Revival survival

With more and more TV shows being revived by online streaming services such as Netflix, Lena El-Sheikh makes the case for why we need more TV revivals

2nd November 2015

If you haven’t already heard, Gilmore Girls is coming soon to a Netflix near you- and I am very excited about it. Eight years after the series finale in 2007, Netflix have reportedly closed a deal to revive Gilmore Girls in the form of four 90-minute-long mini movies, written and produced by series creators, Amy Sherman-Palladino and Daniel Palladino. The mini-series will pick up in present time and all of the main cast are expected to return, including Lauren Graham, Alexis Bledel, Kelly Bishop and Scott Patterson.

Gilmore Girls is the most recent revival in the line of TV show reboots that have come back from the dead with the help of new TV broadcasting technology, on-demand streaming services, such as Netflix and Amazon Prime, which are slowly but surely taking over traditional TV broadcasting as they play into our nostalgia obsessed generation, bringing back loved classics and rescuing our favourite TV shows from cancellation. Usually, I am a firm believer in the creator having the last word; when a TV show is over, it is over and there should be no narrative beyond what the writer has created. However, there has been a shift in the way that we consume TV as series now rely on online communities to keep the fire surrounding shows aflame and it is these passionate communities of online fans that provide an in-built audience for TV revivals, guaranteeing their success. So, while TV shows may not survive on traditional broadcasting because figures are not high enough to keep advertisers interested, fans are certainly loyal and dedicated enough to get people to subscribe to streaming services, increasing the shelf life of shows that are just too good to end.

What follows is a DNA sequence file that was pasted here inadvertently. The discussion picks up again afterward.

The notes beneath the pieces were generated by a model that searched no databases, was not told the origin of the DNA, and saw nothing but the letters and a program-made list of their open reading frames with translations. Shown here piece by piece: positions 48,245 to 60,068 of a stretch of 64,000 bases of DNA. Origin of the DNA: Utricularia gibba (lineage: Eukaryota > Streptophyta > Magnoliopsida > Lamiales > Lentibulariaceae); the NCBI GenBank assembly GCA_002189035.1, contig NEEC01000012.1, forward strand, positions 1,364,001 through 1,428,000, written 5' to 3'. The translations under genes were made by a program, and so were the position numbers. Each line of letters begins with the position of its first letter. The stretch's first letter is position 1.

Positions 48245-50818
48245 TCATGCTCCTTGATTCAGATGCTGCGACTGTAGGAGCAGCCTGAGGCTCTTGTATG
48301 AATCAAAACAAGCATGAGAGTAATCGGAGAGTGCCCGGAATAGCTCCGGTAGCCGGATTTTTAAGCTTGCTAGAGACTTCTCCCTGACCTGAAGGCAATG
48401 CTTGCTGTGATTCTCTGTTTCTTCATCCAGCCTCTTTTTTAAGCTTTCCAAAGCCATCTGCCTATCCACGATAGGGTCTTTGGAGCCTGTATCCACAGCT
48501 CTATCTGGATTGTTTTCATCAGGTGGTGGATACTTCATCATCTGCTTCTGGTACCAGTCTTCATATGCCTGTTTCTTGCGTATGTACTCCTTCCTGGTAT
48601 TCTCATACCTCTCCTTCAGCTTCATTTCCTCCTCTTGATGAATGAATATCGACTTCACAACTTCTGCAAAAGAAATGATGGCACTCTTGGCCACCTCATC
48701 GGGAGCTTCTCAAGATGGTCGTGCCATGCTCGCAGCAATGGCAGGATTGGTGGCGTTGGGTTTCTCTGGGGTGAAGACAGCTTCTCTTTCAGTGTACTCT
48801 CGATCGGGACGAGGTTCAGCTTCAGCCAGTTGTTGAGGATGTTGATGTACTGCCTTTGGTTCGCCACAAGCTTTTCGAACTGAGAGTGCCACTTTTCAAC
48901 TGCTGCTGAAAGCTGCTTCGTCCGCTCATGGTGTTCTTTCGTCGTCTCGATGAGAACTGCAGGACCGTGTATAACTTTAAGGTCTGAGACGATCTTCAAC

“TV shows may not survive on traditional broadcasting because figures are not high enough to keep advertisers interested, fans are certainly loyal and dedicated enough to get people to subscribe to streaming services”

Top Gear’s Jeremy Clarkson was recently sacked on BBC, much to the dismal of thousands of fans who signed a petition to keep the trio on the show, but thanks to streaming services, Amazon Prime have taken them on for a similar show, rumoured to be renamed ‘Gear Knobs’, and are expected to launch in the new year. Not only does this please viewers of Top Gear by continuing the legacy of the show, but it is the best possible way for streaming services to gain subscriptions, providing content that people will automatically love. Following in the footsteps of Amazon and Netflix, Yahoo Screen revived Community in response to fans wanting to see its slogan of ‘Six series and a movie’ lived out and The Mindy Project continues its fourth series on Hulu. Even traditional TV broadcasting have jumped on the bandwagon as American Networks, such as Showtime are reviving cult-classic Twin Peaks and Fox are bringing back The X-Files. In the case of Gilmore Girls, there is an air of nostalgia that excites me for the revival series, but also, Gilmore Girls arguably never ended as series 7, its final series was written and produced by an entirely different ensemble than the previous six series, meaning that fans never had the chance to watch the show as it was intended to end, with four words that only creator, Amy Sherman-Palladino knows. The revival promises to rewrite the errors of the final series, ending on its own terms.

In today’s day and age, on-demand streaming services are the only hope for cancelled TV shows and series that thrived a decade ago- we need services, such as Netflix to keep our favourite fictional universes alive for the sake of closure and a trip down memory lane. While I don’t think every 90s show to ever exist should be remade, streaming services certainly provide the perfect platform for TV comebacks to be executed correctly and successfully.

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